Investment

At some point during your investment-planning pathway, you would have been asked about your investment personality or your risk profile. What is this and how will it influence the way you plan and prepare during the current economic climate?
Your investment personality is determined by your tolerance for risk, your approach to savings and what you would like to achieve with those savings. In the pre-pandemic environment knowing your investment personality would have had a big impact on your investment strategy, but today we are all facing unprecedented risks and long-term unknowns. So how does understanding our investment personality help us now? There have been numerous studies into investment personalities and it seems to come down to 6 key types.

  • Cautious – conservative investor needing financial security and avoids high-risk ventures.
  • Emotional – trusts gut instinct more than good research and understanding. Luck is their guide and they don’t necessarily understand when its time to cut their losses and let go.
  • Technical – all decisions are based on research-backed by facts and figures. They follow the market closely and are always looking for the edge.
  • Busy – have the trading bug. They buy and sell based on trends and advice from just about anyone. Not really into holding things for the long term.
  • Casual – the hands-off investor letting an adviser do all the work for them. Possibly more interested in bricks and mortar type investment than shares.
  • Informed – gets information from multiple sources before making a decision. They keep up to date with market information and the economy in general in aiming to get the best returns.

Each of these personalities will be struggling in these times of rapid market fluctuations, with no clear trends emerging and no one being able to advise them on where the market is headed over the next few months. But those whose main strategy is to avoid high levels of risk and reduced returns are clearly being affected the most right now. There are some strategies that can be put in place to manage the impact and speaking to an adviser is a good place to start.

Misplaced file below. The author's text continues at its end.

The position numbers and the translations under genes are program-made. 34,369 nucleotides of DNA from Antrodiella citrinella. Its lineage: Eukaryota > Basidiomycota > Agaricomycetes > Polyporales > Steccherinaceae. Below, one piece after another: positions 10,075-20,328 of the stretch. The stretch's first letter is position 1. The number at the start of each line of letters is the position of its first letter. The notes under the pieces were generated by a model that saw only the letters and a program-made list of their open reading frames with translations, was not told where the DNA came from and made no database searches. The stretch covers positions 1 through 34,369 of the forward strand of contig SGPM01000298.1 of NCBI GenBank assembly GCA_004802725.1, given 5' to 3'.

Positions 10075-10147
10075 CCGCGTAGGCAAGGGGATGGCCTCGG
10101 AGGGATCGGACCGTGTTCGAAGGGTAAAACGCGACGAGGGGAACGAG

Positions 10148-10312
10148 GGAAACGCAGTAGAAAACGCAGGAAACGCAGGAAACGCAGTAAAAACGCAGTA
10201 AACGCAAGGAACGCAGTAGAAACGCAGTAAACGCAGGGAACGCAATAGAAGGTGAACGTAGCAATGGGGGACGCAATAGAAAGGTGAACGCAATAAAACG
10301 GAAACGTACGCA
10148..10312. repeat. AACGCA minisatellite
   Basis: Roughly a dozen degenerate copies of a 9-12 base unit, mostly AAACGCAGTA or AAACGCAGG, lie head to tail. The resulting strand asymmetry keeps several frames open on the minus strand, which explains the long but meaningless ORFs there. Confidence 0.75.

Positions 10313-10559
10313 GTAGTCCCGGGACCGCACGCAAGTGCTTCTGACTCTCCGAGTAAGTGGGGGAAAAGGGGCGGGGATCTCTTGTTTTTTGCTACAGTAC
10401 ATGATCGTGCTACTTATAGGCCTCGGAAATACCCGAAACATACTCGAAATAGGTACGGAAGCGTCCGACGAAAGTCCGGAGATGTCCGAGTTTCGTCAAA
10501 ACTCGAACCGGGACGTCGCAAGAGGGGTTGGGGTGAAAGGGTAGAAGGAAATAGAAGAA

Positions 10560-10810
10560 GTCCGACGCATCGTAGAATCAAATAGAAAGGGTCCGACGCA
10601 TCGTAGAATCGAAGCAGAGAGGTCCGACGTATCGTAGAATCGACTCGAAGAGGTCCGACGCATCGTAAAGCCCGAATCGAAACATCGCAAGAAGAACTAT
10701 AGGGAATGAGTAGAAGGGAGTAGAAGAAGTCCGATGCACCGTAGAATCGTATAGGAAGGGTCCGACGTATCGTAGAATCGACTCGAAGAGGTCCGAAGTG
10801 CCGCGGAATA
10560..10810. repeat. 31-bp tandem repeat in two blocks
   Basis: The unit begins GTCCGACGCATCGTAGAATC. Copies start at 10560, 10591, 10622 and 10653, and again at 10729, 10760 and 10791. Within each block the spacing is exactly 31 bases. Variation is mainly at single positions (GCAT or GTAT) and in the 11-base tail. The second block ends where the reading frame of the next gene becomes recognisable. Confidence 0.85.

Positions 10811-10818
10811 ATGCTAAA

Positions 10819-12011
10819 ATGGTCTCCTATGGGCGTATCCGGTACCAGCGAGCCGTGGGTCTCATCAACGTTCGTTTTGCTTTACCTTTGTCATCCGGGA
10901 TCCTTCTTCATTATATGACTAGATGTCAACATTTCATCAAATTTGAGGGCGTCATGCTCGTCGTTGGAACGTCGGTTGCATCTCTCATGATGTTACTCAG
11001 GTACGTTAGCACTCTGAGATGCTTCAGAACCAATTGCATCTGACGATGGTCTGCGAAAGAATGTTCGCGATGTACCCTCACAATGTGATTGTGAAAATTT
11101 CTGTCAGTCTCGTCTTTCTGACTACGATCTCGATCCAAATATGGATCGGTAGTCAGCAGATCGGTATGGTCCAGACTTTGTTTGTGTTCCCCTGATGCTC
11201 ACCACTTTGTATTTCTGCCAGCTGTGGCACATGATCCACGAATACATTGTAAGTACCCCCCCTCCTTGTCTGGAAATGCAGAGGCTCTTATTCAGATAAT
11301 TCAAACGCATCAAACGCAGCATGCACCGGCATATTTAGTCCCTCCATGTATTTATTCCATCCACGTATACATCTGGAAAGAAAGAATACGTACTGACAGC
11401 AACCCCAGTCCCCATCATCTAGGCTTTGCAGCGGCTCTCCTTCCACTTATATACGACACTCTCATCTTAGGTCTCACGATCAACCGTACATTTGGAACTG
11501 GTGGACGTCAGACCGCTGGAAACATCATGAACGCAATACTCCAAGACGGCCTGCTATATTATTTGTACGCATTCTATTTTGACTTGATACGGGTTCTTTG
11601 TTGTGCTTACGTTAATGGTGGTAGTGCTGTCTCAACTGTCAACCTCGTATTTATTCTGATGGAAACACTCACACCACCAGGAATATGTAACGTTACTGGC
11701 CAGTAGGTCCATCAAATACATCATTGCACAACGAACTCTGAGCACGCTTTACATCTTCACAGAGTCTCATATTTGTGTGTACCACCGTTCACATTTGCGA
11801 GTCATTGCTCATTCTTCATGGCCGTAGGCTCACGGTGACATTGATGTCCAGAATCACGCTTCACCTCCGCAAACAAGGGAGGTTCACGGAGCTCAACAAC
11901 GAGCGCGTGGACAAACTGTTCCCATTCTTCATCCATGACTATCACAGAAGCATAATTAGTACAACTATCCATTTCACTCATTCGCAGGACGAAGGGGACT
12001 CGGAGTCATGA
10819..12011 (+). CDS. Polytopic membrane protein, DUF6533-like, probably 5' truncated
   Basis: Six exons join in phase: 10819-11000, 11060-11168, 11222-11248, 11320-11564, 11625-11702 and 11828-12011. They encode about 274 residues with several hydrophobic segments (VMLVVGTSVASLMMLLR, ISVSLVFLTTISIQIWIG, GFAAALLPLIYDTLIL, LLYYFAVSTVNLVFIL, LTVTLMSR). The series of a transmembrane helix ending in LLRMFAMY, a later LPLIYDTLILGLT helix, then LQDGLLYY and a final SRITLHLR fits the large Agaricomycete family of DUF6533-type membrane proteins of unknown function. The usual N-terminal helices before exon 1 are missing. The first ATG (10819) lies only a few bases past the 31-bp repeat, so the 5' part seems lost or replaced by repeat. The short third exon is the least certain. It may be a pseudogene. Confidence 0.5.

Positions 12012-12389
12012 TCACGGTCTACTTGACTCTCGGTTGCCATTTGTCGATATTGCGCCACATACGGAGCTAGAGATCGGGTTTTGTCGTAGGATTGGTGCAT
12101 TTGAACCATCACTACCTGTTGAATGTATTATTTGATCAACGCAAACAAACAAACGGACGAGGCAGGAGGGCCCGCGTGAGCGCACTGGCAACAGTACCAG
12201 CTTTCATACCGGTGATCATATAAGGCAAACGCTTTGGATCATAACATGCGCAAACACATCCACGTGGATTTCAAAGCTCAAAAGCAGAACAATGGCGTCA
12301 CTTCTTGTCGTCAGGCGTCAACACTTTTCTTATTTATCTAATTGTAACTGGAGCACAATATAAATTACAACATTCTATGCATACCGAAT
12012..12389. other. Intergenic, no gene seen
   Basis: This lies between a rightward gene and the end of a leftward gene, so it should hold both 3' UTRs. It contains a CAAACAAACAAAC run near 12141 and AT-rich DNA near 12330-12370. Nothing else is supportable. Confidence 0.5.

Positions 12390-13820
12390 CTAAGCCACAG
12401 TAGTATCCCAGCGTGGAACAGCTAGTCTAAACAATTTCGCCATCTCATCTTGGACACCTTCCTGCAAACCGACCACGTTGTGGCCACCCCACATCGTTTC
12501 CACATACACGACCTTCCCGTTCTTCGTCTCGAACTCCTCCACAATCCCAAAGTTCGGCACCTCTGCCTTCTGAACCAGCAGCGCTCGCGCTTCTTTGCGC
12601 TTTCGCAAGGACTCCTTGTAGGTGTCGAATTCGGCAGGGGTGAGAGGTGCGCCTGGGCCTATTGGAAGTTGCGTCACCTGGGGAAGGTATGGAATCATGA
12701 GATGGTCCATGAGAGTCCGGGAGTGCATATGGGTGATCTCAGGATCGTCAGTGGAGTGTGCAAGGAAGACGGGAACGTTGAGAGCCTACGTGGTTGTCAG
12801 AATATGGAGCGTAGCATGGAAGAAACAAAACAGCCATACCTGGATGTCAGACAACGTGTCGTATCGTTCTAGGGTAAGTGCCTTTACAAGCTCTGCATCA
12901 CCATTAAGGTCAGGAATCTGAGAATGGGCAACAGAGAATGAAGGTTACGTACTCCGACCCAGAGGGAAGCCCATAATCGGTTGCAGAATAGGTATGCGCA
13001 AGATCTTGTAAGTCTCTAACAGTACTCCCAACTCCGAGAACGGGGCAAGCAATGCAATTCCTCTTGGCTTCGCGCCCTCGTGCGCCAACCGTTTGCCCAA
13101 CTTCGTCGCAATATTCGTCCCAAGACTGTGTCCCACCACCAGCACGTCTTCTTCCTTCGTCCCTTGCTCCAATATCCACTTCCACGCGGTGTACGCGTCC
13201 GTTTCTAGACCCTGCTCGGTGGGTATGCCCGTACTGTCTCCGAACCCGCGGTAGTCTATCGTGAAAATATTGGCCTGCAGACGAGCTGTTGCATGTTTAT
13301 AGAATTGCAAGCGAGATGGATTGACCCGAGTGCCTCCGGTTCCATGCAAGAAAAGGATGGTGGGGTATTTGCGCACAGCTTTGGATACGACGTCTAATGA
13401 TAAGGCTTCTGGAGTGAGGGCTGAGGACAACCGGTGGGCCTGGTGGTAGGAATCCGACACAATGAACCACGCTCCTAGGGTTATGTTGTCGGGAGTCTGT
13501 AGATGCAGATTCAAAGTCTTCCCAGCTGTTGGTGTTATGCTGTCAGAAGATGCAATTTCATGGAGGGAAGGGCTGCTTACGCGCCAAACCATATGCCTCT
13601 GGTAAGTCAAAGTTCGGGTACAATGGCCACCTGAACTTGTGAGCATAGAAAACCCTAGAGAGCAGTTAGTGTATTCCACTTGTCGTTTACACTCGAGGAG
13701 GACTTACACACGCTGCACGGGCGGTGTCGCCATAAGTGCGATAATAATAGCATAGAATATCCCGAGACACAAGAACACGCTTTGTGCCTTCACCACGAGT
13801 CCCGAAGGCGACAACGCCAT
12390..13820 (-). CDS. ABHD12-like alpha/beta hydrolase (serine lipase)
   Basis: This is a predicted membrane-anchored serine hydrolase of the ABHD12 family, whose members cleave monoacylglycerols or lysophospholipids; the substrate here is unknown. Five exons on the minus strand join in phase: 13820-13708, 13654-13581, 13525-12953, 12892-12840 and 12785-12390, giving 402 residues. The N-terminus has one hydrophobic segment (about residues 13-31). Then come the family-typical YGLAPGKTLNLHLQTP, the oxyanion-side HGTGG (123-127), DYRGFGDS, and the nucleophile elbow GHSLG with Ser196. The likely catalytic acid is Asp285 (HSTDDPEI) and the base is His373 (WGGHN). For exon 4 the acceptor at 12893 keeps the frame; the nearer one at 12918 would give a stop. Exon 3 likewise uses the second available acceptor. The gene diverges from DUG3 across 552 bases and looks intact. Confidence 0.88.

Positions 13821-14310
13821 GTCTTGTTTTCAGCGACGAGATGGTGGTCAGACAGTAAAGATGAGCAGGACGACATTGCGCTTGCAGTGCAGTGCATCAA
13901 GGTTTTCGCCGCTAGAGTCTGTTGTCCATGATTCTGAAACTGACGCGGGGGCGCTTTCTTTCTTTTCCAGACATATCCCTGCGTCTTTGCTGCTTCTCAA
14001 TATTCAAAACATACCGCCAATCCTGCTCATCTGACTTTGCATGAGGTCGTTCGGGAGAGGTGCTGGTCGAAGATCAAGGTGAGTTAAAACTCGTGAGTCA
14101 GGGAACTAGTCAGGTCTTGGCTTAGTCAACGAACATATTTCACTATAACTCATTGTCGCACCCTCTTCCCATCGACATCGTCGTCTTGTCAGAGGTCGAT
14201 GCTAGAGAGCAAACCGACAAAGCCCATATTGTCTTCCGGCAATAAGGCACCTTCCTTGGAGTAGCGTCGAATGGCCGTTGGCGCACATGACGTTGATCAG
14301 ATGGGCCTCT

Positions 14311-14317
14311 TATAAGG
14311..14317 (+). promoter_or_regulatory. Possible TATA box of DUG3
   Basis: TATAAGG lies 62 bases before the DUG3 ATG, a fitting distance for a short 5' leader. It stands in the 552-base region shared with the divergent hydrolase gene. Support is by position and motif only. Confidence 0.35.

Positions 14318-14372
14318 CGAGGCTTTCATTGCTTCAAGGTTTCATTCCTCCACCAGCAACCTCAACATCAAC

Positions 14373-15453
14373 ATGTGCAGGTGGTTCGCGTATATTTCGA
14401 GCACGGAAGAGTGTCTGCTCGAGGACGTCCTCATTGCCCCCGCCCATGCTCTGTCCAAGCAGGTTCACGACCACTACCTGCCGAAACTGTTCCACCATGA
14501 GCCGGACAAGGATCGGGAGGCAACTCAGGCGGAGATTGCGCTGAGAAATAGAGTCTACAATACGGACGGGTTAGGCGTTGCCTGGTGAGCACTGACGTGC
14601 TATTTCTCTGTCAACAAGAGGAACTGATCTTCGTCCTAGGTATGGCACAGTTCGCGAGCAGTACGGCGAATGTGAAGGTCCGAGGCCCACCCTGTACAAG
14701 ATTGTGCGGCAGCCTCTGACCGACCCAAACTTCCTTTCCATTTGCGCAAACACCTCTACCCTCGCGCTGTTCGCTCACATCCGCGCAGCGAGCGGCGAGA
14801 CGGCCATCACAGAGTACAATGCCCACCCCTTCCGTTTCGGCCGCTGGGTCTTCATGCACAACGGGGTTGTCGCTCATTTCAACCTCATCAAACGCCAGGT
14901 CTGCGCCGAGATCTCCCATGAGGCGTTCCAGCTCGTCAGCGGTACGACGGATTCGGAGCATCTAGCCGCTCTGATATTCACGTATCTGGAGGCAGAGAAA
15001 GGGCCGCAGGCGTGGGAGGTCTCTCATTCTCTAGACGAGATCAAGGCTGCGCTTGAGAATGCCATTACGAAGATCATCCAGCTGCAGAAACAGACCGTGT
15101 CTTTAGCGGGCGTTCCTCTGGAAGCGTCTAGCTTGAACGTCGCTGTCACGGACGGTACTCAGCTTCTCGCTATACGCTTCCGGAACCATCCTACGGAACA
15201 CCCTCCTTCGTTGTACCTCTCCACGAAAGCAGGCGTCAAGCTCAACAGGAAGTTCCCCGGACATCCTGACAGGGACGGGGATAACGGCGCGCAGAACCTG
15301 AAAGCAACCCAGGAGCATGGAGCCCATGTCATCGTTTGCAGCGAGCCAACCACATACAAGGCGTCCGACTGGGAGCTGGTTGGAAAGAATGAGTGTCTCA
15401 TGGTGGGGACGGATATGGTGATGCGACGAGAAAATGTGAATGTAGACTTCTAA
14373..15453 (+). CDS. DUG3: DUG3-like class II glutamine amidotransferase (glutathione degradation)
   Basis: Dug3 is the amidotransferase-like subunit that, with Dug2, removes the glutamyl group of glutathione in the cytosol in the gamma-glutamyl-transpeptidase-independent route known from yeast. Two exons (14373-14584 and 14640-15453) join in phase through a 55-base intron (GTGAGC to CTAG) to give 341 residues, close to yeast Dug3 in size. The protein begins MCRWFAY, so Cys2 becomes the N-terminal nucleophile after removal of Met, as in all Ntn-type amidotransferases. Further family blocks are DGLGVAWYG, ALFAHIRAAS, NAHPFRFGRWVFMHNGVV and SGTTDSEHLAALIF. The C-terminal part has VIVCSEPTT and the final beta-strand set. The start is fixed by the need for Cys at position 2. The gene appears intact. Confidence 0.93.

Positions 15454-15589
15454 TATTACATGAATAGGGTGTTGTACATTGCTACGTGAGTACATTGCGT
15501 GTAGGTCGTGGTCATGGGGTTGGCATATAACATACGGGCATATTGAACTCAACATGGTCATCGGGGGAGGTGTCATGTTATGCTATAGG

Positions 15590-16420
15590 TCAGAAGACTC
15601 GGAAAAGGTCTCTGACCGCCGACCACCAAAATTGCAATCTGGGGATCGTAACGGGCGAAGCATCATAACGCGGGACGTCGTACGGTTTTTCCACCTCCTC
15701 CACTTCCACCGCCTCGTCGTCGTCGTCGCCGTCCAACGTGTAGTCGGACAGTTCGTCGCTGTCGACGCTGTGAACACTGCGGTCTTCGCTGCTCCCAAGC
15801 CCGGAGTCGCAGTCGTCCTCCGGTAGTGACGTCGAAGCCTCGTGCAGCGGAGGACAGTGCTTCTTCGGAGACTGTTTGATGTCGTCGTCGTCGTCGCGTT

According to the ASX, the share market has dropped by up to 36percent in one day and continues to fluctuate on a daily basis. While this level of price fluctuation has been seen at other times including the GFC and the recession in 1982, it feels worse this time because of the social and emotional issues attached to the current situation. Many investors who are approaching or are in retirement are concerned about their savings and income and are looking for some sort of security around their investment strategy.

If we take the Cautious investor for example, what strategies might be available to them to manage some of the risk? Every case is different and depends on the individuals, age, employment status and the ability of their investment portfolio to ride this through. There are some things all investors should be investigating. Are you best positioned to take advantage of the rebound? This might mean holding cash, or shares that are related to key and emerging sectors that will pick up quickly once the market opens up. Should you need to have an alternative savings plan in place to make up for lost income through your investments? If on the other hand, you have some spare cash, is this in fact a good time to invest and are the shares the best option?

The most important thing is to continue thinking about your investments as a long-term strategy. Your decisions should not be solely based on what’s happening in the market at the moment or made when you are stressed and possibly not thinking in a way that ties back to your initial long term strategy. Remember that if you consolidate your loss by making a snap decision, you may not be able to recoup that loss any time soon.
Speak to a financial adviser about your current situation, they will help you to review your position and put an appropriate strategy in place going forward. It might even all start with reassessing your attitude to risk and which investor category you actually fit in.

If you are interested in finding out more about your money personality, read Pretty Rich, a light-hearted, practical and humorous guide to making the most of your money personality and optimising your relationships with others who may have different money personalities.